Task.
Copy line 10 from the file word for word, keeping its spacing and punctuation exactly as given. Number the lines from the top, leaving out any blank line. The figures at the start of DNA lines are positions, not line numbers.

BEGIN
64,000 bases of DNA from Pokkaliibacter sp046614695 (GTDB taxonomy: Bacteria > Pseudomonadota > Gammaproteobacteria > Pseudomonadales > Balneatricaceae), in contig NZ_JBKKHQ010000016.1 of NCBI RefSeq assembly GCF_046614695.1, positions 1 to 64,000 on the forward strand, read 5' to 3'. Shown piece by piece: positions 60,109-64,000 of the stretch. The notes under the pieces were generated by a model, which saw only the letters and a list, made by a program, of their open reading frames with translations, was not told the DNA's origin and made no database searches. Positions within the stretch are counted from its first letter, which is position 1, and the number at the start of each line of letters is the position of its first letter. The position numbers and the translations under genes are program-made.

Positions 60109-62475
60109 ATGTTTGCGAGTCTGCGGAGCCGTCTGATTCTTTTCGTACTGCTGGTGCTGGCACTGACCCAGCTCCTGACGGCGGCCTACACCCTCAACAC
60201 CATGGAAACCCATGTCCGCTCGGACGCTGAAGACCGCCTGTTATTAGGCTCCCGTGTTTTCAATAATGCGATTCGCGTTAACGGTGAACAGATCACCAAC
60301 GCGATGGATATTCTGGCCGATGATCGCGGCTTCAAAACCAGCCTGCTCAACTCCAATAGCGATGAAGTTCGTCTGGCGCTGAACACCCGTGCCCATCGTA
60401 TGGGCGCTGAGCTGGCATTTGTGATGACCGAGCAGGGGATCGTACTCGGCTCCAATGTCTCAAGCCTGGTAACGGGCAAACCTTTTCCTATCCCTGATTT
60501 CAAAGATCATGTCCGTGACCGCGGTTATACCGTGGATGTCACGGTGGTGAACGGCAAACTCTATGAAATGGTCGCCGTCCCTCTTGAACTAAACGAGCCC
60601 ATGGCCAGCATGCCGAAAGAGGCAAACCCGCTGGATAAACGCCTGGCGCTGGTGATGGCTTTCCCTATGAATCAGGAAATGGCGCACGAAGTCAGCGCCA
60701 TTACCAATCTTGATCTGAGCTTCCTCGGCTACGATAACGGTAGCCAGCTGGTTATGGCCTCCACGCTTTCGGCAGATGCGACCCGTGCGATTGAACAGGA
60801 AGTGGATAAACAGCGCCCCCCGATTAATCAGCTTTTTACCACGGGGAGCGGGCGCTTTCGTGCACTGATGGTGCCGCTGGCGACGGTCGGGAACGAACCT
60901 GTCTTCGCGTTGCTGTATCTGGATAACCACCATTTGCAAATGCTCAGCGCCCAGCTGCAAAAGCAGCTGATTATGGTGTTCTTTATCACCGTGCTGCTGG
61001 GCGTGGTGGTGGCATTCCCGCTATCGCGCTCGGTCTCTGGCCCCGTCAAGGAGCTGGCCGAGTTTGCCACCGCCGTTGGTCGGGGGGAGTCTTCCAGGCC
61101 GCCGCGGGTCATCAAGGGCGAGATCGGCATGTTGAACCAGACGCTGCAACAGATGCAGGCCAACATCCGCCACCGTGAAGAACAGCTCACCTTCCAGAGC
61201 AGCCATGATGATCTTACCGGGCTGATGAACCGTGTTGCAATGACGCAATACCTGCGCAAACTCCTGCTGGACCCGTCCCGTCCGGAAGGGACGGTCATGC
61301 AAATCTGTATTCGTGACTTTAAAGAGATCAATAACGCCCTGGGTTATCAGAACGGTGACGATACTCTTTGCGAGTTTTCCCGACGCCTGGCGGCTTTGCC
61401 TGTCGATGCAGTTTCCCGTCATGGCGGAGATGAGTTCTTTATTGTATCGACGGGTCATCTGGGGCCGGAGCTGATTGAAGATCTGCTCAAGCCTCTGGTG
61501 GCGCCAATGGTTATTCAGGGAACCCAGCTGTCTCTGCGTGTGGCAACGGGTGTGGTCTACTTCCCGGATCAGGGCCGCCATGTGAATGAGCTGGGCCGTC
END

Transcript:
60801 AGTGGATAAACAGCGCCCCCCGATTAATCAGCTTTTTACCACGGGGAGCGGGCGCTTTCGTGCACTGATGGTGCCGCTGGCGACGGTCGGGAACGAACCT